Jerry had thrown his gun down as if ready to drop over himself.  He now stooped and picked it up again.

“Come on, fellows; there’s only one thing for us to do,” he said.

“And that’s to hike over to that shanty and find out if they’ve got our chum there a prisoner,” finished Frank.

Will made no move to leave his beloved camera behind.

“Hide it somewhere,” suggested Frank; “for it will be too dark by the time we get across to their camp to take a picture decently.”

“I guess not,” observed the other, calmly; “you see I’m prepared to snap off a flashlight picture at any old time.  Here’s after you, Frank.”

Uncle Toby had witnessed this threatened exodus with signs of alarm.

“Whar ye gwine, Marse Frank?  Ain’t ‘spectin’ to leab dis chile erlone hyah be yuh?  I doan’t like dem owls a-whoopin’ dar in de big timber:  an’ I sure reckons dar might be bars an’ wildcats a-snoopin’ round dis yer camp ter-night.”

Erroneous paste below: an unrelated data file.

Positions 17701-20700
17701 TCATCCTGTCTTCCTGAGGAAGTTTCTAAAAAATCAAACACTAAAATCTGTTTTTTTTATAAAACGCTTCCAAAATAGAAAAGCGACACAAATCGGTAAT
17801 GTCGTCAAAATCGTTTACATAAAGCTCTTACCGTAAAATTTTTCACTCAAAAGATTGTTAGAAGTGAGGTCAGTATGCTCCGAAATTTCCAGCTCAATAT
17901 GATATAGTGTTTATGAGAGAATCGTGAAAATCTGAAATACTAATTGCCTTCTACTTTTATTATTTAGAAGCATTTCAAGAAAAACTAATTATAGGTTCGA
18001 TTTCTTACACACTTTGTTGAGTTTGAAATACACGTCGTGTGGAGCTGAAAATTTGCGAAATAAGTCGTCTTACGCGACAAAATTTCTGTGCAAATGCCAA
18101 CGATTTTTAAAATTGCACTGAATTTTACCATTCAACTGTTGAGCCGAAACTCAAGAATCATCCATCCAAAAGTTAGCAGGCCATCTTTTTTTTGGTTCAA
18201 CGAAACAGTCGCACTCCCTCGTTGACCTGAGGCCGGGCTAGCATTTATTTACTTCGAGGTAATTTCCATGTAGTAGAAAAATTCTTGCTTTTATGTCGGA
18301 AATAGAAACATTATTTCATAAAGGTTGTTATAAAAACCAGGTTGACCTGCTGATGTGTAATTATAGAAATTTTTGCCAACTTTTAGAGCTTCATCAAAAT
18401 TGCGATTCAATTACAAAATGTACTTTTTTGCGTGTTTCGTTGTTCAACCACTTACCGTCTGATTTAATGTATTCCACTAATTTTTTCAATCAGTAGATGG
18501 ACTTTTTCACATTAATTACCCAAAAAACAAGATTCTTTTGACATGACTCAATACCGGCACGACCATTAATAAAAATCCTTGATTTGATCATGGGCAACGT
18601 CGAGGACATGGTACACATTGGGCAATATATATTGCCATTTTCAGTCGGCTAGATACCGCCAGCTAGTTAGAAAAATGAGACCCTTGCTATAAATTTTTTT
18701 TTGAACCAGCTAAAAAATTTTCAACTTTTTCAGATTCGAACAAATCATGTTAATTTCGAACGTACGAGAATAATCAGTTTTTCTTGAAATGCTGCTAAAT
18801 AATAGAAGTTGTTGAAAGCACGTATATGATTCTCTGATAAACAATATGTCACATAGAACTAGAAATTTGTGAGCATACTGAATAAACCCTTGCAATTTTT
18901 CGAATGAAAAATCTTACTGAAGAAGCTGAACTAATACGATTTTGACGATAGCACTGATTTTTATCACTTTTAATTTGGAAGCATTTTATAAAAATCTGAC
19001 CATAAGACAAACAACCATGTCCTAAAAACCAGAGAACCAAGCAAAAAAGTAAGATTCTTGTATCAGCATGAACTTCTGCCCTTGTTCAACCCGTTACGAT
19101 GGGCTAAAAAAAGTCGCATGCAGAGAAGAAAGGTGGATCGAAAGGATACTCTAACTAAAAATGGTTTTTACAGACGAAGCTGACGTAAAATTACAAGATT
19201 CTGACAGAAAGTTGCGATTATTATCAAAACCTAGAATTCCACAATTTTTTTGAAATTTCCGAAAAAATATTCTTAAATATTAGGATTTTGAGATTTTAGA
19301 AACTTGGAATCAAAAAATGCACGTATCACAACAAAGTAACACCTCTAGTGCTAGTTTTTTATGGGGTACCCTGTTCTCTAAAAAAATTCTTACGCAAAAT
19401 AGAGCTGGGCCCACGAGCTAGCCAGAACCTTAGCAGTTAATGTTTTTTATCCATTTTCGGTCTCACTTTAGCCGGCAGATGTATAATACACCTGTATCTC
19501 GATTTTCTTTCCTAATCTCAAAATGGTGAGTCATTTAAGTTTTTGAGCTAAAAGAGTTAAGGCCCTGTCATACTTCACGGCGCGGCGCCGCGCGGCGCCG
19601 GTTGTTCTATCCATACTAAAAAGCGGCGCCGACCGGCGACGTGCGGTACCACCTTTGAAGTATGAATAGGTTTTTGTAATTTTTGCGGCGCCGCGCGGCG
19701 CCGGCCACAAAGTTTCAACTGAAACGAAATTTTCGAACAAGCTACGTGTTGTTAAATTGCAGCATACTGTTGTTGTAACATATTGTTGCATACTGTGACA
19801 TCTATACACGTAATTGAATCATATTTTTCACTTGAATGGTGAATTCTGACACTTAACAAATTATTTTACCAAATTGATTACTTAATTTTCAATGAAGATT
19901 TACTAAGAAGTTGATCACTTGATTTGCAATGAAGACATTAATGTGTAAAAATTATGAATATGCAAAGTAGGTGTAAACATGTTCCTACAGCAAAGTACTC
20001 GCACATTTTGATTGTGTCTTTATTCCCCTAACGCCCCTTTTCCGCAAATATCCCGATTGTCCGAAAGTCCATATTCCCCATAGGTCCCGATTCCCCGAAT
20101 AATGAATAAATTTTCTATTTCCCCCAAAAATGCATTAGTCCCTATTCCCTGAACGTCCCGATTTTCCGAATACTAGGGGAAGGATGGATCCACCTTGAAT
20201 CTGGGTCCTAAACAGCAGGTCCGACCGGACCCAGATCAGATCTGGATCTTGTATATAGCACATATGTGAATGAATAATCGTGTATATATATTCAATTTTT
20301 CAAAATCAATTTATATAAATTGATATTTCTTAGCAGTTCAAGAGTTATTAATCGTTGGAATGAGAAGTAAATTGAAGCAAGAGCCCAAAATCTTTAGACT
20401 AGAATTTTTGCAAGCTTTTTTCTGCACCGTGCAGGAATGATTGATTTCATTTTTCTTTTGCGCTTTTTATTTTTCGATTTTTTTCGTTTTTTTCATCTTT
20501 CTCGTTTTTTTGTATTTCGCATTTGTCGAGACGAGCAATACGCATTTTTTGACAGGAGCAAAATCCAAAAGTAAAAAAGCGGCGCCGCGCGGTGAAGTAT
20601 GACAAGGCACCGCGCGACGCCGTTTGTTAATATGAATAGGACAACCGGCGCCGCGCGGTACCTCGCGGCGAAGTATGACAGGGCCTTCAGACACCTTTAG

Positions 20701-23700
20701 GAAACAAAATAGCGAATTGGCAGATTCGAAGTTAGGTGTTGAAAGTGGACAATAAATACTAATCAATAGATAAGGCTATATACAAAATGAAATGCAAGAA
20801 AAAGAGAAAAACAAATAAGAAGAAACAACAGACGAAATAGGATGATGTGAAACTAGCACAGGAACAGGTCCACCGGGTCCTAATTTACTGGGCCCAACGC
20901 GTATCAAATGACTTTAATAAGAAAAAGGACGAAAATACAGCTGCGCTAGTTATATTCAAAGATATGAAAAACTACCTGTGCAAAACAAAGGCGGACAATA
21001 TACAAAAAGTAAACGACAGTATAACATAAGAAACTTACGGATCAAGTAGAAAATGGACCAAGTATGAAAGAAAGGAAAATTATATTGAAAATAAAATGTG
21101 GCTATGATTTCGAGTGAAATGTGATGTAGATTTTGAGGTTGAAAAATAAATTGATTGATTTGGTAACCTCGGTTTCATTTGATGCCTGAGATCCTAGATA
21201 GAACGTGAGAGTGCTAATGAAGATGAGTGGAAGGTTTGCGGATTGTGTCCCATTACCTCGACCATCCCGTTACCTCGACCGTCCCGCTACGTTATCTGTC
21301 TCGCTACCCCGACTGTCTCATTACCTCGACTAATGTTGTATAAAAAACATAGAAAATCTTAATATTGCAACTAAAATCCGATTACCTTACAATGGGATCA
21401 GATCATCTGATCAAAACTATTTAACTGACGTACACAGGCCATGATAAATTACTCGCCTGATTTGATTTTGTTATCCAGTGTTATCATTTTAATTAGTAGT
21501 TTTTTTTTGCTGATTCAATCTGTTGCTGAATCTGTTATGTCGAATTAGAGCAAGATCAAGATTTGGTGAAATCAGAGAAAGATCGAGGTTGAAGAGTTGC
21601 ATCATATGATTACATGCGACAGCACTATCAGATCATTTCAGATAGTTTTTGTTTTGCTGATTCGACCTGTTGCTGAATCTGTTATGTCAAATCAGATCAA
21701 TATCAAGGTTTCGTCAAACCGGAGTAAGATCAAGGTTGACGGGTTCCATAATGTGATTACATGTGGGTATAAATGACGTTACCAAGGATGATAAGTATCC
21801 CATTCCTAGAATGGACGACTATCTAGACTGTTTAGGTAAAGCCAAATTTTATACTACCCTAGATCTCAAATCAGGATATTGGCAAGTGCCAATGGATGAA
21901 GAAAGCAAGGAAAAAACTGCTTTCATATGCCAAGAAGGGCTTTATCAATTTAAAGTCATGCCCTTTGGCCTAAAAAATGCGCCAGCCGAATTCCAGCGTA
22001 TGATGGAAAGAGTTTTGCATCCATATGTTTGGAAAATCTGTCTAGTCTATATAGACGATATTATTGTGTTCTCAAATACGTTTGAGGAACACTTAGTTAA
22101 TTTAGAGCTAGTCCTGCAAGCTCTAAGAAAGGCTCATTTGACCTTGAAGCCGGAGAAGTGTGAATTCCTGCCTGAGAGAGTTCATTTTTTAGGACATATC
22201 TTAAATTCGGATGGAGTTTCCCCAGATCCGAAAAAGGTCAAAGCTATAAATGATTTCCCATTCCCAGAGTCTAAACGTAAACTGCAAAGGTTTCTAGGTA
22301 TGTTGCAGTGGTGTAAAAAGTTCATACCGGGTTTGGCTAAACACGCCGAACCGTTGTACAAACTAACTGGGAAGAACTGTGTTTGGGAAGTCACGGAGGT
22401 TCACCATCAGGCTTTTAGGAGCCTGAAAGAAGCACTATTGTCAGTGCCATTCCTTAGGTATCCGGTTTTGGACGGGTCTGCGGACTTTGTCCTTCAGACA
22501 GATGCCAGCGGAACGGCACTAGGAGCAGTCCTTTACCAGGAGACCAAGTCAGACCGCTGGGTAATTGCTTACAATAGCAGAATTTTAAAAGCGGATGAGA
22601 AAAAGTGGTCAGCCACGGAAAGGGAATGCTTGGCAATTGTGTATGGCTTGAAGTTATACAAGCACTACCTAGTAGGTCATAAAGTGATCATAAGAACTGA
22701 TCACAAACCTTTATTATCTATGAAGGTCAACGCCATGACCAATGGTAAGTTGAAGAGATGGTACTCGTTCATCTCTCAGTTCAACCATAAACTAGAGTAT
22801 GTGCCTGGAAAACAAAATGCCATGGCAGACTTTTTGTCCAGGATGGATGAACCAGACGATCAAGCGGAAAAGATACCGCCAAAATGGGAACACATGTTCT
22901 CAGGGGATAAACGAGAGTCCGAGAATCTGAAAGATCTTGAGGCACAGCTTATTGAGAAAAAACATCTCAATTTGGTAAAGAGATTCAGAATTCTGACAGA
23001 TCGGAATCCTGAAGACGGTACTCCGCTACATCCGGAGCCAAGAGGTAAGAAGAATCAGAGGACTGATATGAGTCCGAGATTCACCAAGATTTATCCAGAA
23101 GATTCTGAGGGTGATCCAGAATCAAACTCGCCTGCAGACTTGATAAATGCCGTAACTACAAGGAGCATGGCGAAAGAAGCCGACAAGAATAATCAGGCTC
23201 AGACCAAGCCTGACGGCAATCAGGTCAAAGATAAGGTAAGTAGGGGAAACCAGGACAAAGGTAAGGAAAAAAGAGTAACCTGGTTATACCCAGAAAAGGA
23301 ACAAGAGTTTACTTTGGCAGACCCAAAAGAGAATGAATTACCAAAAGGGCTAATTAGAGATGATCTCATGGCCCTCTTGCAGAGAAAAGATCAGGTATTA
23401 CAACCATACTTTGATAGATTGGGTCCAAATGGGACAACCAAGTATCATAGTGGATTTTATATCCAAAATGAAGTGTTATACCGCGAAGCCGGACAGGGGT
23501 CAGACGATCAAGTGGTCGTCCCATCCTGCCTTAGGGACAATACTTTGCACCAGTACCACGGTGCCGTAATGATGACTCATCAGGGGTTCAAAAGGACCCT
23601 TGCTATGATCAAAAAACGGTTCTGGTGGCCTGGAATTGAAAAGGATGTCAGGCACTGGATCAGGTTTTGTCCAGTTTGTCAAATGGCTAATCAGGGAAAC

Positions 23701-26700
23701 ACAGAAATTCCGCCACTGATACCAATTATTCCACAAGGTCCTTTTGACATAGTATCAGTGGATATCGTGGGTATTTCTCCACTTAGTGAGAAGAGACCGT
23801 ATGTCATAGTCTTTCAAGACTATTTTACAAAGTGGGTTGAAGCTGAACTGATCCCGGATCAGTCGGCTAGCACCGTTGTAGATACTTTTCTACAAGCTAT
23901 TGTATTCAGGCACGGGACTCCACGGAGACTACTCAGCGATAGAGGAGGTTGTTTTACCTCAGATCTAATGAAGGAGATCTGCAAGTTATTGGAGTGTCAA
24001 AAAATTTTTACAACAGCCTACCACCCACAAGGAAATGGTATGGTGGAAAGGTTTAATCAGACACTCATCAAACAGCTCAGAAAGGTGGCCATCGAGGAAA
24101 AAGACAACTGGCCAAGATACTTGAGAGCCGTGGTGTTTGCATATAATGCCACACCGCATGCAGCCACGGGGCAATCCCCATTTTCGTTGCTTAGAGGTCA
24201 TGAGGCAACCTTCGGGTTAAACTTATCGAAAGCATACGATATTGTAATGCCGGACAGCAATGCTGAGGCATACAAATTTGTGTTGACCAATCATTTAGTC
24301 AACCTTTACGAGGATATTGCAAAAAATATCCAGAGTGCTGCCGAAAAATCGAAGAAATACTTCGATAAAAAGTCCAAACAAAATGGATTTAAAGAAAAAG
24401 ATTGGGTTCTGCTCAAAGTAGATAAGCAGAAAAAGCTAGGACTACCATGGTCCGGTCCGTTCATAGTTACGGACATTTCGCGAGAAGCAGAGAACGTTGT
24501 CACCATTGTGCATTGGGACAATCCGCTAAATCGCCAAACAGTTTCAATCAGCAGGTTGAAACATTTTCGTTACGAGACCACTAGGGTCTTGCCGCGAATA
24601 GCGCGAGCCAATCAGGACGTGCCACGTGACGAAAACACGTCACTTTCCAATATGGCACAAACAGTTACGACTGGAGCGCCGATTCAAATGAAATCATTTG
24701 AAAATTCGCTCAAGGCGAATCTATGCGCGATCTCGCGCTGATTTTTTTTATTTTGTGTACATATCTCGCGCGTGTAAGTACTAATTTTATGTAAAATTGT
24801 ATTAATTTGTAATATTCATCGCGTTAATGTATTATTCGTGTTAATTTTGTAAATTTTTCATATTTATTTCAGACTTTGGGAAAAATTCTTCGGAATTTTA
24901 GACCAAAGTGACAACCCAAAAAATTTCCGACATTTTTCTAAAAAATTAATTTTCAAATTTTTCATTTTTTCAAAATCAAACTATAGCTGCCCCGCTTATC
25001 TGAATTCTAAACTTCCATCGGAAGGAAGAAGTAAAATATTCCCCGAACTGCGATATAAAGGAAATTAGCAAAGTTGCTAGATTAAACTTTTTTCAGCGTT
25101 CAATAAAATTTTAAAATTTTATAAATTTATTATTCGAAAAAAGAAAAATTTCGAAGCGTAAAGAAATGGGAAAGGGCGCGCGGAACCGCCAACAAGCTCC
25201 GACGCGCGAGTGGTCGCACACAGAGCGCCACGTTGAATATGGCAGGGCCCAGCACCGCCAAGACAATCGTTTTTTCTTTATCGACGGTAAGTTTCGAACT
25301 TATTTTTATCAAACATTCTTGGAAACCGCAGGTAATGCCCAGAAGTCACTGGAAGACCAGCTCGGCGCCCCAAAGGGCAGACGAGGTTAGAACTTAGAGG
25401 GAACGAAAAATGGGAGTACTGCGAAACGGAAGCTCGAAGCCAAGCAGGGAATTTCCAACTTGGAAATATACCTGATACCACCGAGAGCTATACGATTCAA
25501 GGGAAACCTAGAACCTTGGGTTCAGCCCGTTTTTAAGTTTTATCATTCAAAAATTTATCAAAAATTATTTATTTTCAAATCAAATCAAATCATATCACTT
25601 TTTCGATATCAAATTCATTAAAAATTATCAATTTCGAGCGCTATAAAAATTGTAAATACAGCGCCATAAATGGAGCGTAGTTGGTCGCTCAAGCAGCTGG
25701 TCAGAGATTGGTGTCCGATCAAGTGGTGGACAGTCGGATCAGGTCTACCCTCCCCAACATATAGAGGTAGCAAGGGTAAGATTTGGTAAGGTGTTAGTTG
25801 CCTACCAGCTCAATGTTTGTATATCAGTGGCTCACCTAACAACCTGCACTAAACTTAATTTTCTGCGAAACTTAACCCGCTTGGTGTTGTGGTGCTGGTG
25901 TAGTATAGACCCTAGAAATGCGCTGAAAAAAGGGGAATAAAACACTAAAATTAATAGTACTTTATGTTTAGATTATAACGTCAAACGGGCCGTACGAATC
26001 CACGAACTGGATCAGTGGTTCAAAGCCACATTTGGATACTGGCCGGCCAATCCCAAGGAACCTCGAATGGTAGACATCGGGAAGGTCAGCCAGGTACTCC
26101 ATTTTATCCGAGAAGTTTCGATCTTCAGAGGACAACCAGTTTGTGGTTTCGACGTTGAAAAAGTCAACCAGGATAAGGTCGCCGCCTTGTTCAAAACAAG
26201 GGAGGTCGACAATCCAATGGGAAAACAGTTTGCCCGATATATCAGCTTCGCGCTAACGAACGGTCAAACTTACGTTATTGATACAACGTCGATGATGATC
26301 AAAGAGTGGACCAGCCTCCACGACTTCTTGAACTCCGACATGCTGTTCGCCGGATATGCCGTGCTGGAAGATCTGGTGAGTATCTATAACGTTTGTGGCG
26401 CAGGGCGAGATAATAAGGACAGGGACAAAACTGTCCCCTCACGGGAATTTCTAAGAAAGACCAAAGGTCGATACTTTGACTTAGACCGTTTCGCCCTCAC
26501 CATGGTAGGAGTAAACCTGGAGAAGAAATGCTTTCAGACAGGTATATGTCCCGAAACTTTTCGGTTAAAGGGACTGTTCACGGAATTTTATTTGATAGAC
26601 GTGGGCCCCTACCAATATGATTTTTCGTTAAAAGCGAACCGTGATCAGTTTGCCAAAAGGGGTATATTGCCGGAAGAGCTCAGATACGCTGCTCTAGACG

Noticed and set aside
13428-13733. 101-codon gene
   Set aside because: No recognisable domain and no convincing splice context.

“We expect to be back before a great while, Uncle Toby.  Just be getting supper ready for us in an hour or so.  And have a good fire.  Wild beasts will never trouble any one when backed by a blaze, remember.  So-long!”

When they looked back, they could see the ancient darkey gazing with longing glances, as if he might be tempted to chase after them.

“Do you think Bluff can be in trouble?” asked Jerry, showing real solicitude in his voice and manner.

“I’m a little afraid of it.  And I want to say right here that both of you have shown the right spirit in agreeing to come with me so quickly.  It does you credit, boys,” remarked Frank.